DID HUTCHINSON BREAK LAW: By holding a campaign meet and greet Feb. 29 with Sen. Eddie Joe Williams?
the Blue Hog Report blogger and Little Rock lawyer, has been notified that the state Ethics Commission
will hold a probable cause hearing on his ethics complaint
against on-the-job campaigning by Gov. Asa Hutchinson.
The Ethics Commission earlier dismissed a complaint Campbell had filed against Treasurer Dennis Milligan and Attorney General Leslie Rutledge for campaigning in Iowa for Mike Huckabee's presidential candidacy. The Ethics Commission said the state law barring campaigning during usual business hours explicitly exempted federal candidates.
But that left the question of state officials campaigning for STATE candidates. Gov. Asa Hutchinson has done that repeatedly. Campbell complained, specifically over his appearance for Sen. Eddie Joe Williams. This occurred AFTER the governor had had a telephone discussion with Campbell about the law. Campbell includes a recording of his chat with Hutchinson in which the governor seems to express a feeling of unfairness that he should be singled out when previous governors have done the same. Two wrongs don't make a right, governor. The law:
It shall be unlawful for any public servant, as defined in § 21-8-402, to devote any time or labor during usual office hours toward the campaign of any other candidate for office or for the nomination to any office.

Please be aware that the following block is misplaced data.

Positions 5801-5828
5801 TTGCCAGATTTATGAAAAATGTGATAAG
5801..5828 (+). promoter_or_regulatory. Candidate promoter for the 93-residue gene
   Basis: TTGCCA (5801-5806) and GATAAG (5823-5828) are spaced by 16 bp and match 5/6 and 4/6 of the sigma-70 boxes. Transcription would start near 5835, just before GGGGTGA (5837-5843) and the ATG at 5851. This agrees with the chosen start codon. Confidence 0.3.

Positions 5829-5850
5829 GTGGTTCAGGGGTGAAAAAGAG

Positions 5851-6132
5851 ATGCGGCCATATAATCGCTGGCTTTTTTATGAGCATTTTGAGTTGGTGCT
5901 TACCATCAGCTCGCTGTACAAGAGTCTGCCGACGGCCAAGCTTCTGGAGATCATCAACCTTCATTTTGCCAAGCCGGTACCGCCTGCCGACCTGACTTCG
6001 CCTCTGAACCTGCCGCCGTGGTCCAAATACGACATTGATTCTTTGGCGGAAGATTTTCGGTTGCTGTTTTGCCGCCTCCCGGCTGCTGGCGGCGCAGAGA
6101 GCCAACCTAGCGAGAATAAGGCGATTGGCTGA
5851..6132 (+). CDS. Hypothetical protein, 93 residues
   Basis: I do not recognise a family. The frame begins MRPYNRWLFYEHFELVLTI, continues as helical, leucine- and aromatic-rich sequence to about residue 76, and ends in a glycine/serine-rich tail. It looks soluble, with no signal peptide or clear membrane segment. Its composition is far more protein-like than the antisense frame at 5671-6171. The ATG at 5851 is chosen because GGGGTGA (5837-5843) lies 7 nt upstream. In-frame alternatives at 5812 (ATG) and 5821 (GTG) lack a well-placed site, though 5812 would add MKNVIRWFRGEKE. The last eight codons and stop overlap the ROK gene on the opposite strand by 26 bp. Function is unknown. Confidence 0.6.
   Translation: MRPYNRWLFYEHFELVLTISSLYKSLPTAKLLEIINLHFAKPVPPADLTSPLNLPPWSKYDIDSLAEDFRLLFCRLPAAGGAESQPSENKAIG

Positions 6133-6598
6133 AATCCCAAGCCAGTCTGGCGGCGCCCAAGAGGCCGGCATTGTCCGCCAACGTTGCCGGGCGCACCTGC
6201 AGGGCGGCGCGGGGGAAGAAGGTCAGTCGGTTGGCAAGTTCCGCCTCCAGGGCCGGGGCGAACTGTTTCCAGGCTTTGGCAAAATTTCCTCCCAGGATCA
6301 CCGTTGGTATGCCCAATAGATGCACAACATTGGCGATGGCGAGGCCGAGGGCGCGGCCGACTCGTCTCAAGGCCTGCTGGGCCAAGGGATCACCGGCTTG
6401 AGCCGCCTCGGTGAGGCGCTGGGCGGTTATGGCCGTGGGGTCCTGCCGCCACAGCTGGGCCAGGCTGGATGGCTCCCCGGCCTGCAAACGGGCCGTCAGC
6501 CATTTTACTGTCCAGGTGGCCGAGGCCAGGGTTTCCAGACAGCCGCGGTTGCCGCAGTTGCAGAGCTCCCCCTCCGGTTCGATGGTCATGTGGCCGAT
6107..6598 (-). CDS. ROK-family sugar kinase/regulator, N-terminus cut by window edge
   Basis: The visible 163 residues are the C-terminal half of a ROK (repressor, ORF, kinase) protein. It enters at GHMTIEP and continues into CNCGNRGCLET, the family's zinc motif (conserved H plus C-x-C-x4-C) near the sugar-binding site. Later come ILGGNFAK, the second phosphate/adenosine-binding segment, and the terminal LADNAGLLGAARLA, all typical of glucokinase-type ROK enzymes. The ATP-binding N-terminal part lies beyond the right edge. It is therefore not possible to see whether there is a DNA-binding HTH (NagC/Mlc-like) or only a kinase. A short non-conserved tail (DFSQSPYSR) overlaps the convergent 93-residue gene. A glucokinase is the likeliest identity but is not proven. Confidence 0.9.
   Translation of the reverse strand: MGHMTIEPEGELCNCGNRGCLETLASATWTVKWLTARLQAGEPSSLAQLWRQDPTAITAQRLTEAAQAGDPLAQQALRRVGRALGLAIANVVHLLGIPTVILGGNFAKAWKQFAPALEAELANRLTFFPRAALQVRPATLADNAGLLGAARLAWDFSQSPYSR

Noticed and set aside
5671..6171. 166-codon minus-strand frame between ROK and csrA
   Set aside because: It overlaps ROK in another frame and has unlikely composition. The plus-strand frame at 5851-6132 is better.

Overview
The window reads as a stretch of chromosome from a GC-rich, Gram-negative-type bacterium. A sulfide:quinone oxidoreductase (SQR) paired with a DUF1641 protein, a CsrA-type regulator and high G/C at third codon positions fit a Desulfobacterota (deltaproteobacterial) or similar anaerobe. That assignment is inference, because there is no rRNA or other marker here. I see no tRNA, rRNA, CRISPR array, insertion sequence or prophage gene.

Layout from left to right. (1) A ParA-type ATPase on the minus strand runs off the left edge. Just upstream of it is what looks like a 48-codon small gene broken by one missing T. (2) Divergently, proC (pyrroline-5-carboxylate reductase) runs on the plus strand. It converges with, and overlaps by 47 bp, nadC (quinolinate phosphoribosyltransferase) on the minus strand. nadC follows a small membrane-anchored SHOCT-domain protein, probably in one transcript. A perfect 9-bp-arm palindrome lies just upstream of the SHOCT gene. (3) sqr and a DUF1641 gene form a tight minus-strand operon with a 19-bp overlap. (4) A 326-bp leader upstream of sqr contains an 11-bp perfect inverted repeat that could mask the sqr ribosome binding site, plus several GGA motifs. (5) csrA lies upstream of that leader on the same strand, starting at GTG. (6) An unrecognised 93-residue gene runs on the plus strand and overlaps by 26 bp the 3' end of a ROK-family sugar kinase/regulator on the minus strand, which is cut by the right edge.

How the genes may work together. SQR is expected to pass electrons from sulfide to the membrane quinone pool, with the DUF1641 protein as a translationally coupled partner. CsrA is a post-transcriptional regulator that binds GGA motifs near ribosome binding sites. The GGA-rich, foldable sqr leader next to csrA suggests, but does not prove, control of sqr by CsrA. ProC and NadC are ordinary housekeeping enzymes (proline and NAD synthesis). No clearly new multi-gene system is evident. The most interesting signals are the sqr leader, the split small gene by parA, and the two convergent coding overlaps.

Violation of the law can bring a fine from the Ethics Commission. It also may be prosecuted as a Class A misdemeanor, which is punishable by up to a year in jail and a $2,500 fine.
The Ethics Commission has not dismissed the complaint. It has set a hearing at 9 a.m. Friday to decide whether probable cause exists for a finding "that Asa Hutchinson violated Ark. Code Ann. § 7-l-103(a)(2)(A)(i) in his capacity as Governor by devoting any time or labor during usual office hours toward the campaign of any other candidate for office in connection with appearing at two campaign events in support of State Senator Eddie Joe Williams on or about Monday, February 29, 2016." Should it find probable cause, the governor could enter a negotiation over a resolution or he could challenge the finding and ask for a public hearing. The hearing Friday will be closed except to the governor, his attorney, and Campbell.
This is a significant step. It means the complaint was not dismissed out of hand, as can happen. And it now puts the Republican-controlled commission in a spot. It's true that this statute has been widely ignored by elected officials, including, perhaps, when they appear in political ways for themselves during election season office hours. But if the plain words of the statutes don't have meaning, why have statutes at all.
As Campbell himself has noted, perhaps the law needs to be changed. But the Ethics Commission must consider the law as it is, not how it should be.
It's a little embarrassing that Gov. Hutchinson's night on national TV will likely include some color commentator about an ethics complaint over his campaigning on state time for other candidates. The speech for Donald Trump is perfectly legal, however.
: The governor's spokesperson, J.R. Davis, offered a statement:
"We believe the complaint is without merit because a governor by both tradition and constitutional right does not abandon his or her rights to campaign just because they are elected."